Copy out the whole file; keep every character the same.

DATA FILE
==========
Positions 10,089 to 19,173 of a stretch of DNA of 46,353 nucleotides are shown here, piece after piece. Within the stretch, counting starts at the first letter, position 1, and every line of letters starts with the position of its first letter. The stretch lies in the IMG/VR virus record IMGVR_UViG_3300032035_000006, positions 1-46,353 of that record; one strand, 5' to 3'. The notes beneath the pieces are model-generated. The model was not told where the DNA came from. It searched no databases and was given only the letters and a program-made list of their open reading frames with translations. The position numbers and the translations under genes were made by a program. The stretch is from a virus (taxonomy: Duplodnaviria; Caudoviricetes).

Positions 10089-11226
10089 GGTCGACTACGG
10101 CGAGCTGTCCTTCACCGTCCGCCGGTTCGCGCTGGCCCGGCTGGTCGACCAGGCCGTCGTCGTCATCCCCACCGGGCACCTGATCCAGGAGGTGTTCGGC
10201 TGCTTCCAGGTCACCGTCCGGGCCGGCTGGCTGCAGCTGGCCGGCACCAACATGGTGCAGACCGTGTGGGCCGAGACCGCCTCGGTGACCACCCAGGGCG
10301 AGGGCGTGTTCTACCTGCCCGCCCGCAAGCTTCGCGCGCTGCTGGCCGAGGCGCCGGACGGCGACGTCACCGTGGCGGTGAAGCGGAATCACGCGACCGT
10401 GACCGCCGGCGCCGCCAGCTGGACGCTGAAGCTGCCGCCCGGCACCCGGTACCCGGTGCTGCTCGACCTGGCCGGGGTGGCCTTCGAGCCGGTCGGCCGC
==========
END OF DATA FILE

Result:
Positions 10,089 to 19,173 of a stretch of DNA of 46,353 nucleotides are shown here, piece after piece. Within the stretch, counting starts at the first letter, position 1, and every line of letters starts with the position of its first letter. The stretch lies in the IMG/VR virus record IMGVR_UViG_3300032035_000006, positions 1-46,353 of that record; one strand, 5' to 3'. The notes beneath the pieces are model-generated. The model was not told where the DNA came from. It searched no databases and was given only the letters and a program-made list of their open reading frames with translations. The position numbers and the translations under genes were made by a program. The stretch is from a virus (taxonomy: Duplodnaviria; Caudoviricetes).

Positions 10089-11226
10089 GGTCGACTACGG
10101 CGAGCTGTCCTTCACCGTCCGCCGGTTCGCGCTGGCCCGGCTGGTCGACCAGGCCGTCGTCGTCATCCCCACCGGGCACCTGATCCAGGAGGTGTTCGGC
10201 TGCTTCCAGGTCACCGTCCGGGCCGGCTGGCTGCAGCTGGCCGGCACCAACATGGTGCAGACCGTGTGGGCCGAGACCGCCTCGGTGACCACCCAGGGCG
10301 AGGGCGTGTTCTACCTGCCCGCCCGCAAGCTTCGCGCGCTGCTGGCCGAGGCGCCGGACGGCGACGTCACCGTGGCGGTGAAGCGGAATCACGCGACCGT
10401 GACCGCCGGCGCCGCCAGCTGGACGCTGAAGCTGCCGCCCGGCACCCGGTACCCGGTGCTGCTCGACCTGGCCGGGGTGGCCTTCGAGCCGGTCGGCCGC